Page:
Several popular antivirus products are affected by a type of vulnerability that allows an attacker to escalate privileges on a compromised system by abusing the quarantine feature, a researcher warned on Friday.
Once an attacker hacks into a system, they might need to somehow obtain higher privileges in order to access information that would allow them to move laterally within the network.
Florian Bogner, information security auditor at Austria-based Kapsch, claims to have discovered a new way to achieve this: abusing the quarantine feature of some antiviruses.
The attack method, dubbed by the researcher AVGater, relies on a combination of flaws and known techniques.
According to Bogner, an attack starts with a malicious DLL file being placed into quarantine by the antivirus software. The attacker then abuses the security application’s Windows process, which typically has SYSTEM permissions, to restore the file. However, the malicious DLL is not restored to its original location, but to a different folder from which a privileged process is launched – such as the Program Files or Windows folders – and where files cannot be written by a user with limited privileges.
Writing the restored file anywhere on the system is possible due to junctions, a type of file link supported by the NTFS file system. Junctions are file system representations that can be used to link directories.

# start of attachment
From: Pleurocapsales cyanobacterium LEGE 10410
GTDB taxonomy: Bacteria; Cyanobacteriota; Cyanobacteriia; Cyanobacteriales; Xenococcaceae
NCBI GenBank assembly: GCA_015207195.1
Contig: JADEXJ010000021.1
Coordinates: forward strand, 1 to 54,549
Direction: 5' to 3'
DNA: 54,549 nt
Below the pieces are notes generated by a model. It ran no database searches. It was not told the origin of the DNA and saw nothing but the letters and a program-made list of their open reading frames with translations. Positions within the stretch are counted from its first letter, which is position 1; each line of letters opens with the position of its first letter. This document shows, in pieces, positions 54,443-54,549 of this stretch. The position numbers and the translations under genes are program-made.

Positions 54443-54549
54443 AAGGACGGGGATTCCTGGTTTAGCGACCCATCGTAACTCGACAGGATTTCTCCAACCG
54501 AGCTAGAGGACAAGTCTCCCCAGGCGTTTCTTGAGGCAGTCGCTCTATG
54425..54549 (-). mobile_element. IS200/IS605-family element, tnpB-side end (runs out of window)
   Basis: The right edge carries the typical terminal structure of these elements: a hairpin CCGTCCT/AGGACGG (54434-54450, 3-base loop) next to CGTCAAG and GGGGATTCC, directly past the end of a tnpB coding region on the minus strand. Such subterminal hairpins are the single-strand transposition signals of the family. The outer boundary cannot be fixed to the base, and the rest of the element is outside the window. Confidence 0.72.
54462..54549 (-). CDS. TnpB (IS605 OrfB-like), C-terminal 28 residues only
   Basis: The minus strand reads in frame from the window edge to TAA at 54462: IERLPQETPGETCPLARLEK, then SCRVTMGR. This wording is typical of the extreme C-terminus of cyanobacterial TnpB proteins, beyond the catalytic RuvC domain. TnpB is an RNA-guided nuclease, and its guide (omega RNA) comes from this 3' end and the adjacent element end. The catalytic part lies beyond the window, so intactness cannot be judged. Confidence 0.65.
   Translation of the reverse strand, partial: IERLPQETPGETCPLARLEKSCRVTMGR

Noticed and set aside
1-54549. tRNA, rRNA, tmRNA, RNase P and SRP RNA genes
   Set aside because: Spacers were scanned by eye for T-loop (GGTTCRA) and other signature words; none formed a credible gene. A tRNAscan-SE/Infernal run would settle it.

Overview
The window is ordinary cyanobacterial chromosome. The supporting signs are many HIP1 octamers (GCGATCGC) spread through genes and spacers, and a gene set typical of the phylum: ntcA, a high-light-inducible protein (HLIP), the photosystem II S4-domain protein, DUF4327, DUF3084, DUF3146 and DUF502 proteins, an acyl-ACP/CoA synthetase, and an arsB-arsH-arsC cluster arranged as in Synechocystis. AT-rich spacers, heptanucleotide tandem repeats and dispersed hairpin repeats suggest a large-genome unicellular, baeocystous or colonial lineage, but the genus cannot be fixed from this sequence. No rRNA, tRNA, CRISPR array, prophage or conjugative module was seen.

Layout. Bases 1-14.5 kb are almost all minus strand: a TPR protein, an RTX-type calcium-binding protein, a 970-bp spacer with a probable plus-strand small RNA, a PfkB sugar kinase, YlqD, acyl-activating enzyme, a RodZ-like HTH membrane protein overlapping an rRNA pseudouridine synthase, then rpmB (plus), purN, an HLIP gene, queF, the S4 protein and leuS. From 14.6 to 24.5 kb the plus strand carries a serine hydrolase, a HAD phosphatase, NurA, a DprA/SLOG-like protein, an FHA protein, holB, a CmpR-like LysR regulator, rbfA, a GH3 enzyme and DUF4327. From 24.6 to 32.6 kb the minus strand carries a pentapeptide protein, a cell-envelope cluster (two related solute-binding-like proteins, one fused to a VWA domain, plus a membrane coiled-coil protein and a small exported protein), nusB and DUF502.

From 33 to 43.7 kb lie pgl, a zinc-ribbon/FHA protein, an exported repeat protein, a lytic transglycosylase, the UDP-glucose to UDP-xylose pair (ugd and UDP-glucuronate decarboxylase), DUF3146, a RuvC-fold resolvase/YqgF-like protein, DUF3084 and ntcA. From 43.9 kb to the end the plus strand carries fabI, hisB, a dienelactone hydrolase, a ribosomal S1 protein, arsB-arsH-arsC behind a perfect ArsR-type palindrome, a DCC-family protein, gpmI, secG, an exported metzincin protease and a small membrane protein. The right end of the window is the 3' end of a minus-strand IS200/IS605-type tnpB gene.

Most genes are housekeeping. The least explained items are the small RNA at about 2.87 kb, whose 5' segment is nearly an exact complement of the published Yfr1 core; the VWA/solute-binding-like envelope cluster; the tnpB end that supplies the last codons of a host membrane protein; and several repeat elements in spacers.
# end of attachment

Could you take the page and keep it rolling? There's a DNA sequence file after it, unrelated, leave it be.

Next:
Once the malicious DLL is placed in the targeted folder, the privileged Windows process associated with that folder will execute it instead of the legitimate file due to how the DLL search order works – Windows first looks for a DLL in the directory from which the app is loaded.
The vulnerability has been confirmed to affect products from Trend Micro, Emsisoft, Kaspersky Lab, Malwarebytes, Check Point (ZoneAlarm) and Ikarus, the expert said. Software from other vendors is impacted as well, but their names will only be disclosed after they release patches.
Bogner has published two separate blog posts detailing exploitation against Emsisoft and Malwarebytes products. In these examples, the attacker could have placed the malicious DLL in the directory associated with these security products so that the Emsisoft Protection Service and the Malwarebytes Service process, respectively, would load the malware instead of the legitimate library.
The researcher has not specified when other antivirus vendors were notified, but Emsisoft and Malwarebytes were informed in late 2016 and early 2017 and they released patches within a week.
Bogner pointed out that the AVGater vulnerability can only be exploited if the user whose account has been compromised can restore quarantined files. That is why he has advised organizations to ensure that regular users cannot complete such operations.
Similar to any other software, security products can also have serious vulnerabilities that could be exploited by threat actors. Experts also warned that antiviruses can not only increase the attack surface, but also weaken HTTPS security.